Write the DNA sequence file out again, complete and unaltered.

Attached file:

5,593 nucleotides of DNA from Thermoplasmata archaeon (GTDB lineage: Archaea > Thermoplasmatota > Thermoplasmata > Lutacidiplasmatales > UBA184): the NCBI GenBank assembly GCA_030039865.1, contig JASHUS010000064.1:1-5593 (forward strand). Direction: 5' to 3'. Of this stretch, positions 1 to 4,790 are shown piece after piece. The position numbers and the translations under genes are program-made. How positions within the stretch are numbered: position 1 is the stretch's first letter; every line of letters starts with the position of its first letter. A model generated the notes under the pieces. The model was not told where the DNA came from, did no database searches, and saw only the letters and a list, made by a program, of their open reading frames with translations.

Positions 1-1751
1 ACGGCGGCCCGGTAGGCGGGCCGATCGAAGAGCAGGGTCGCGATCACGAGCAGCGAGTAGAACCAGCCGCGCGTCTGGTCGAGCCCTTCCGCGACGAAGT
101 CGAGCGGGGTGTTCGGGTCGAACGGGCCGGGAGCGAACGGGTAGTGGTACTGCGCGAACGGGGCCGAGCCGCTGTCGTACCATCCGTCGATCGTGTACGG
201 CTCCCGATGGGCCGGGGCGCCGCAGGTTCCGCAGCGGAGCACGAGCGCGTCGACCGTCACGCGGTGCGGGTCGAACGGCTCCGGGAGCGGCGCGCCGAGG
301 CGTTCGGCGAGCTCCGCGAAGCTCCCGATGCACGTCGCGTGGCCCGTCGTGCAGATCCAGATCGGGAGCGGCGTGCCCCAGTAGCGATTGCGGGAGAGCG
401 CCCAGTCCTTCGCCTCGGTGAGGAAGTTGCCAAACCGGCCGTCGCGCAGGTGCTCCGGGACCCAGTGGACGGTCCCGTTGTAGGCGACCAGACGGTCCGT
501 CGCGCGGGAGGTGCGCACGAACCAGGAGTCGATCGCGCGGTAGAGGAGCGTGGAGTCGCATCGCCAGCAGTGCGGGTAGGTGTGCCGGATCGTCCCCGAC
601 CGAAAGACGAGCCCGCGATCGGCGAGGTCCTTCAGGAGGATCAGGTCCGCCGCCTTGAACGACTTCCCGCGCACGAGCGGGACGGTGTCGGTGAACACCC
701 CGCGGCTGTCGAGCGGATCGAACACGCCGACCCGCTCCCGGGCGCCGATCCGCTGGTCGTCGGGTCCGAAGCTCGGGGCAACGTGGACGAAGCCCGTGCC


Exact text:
5,593 nucleotides of DNA from Thermoplasmata archaeon (GTDB lineage: Archaea > Thermoplasmatota > Thermoplasmata > Lutacidiplasmatales > UBA184): the NCBI GenBank assembly GCA_030039865.1, contig JASHUS010000064.1:1-5593 (forward strand). Direction: 5' to 3'. Of this stretch, positions 1 to 4,790 are shown piece after piece. The position numbers and the translations under genes are program-made. How positions within the stretch are numbered: position 1 is the stretch's first letter; every line of letters starts with the position of its first letter. A model generated the notes under the pieces. The model was not told where the DNA came from, did no database searches, and saw only the letters and a list, made by a program, of their open reading frames with translations.

Positions 1-1751
1 ACGGCGGCCCGGTAGGCGGGCCGATCGAAGAGCAGGGTCGCGATCACGAGCAGCGAGTAGAACCAGCCGCGCGTCTGGTCGAGCCCTTCCGCGACGAAGT
101 CGAGCGGGGTGTTCGGGTCGAACGGGCCGGGAGCGAACGGGTAGTGGTACTGCGCGAACGGGGCCGAGCCGCTGTCGTACCATCCGTCGATCGTGTACGG
201 CTCCCGATGGGCCGGGGCGCCGCAGGTTCCGCAGCGGAGCACGAGCGCGTCGACCGTCACGCGGTGCGGGTCGAACGGCTCCGGGAGCGGCGCGCCGAGG
301 CGTTCGGCGAGCTCCGCGAAGCTCCCGATGCACGTCGCGTGGCCCGTCGTGCAGATCCAGATCGGGAGCGGCGTGCCCCAGTAGCGATTGCGGGAGAGCG
401 CCCAGTCCTTCGCCTCGGTGAGGAAGTTGCCAAACCGGCCGTCGCGCAGGTGCTCCGGGACCCAGTGGACGGTCCCGTTGTAGGCGACCAGACGGTCCGT
501 CGCGCGGGAGGTGCGCACGAACCAGGAGTCGATCGCGCGGTAGAGGAGCGTGGAGTCGCATCGCCAGCAGTGCGGGTAGGTGTGCCGGATCGTCCCCGAC
601 CGAAAGACGAGCCCGCGATCGGCGAGGTCCTTCAGGAGGATCAGGTCCGCCGCCTTGAACGACTTCCCGCGCACGAGCGGGACGGTGTCGGTGAACACCC
701 CGCGGCTGTCGAGCGGATCGAACACGCCGACCCGCTCCCGGGCGCCGATCCGCTGGTCGTCGGGTCCGAAGCTCGGGGCAACGTGGACGAAGCCCGTGCC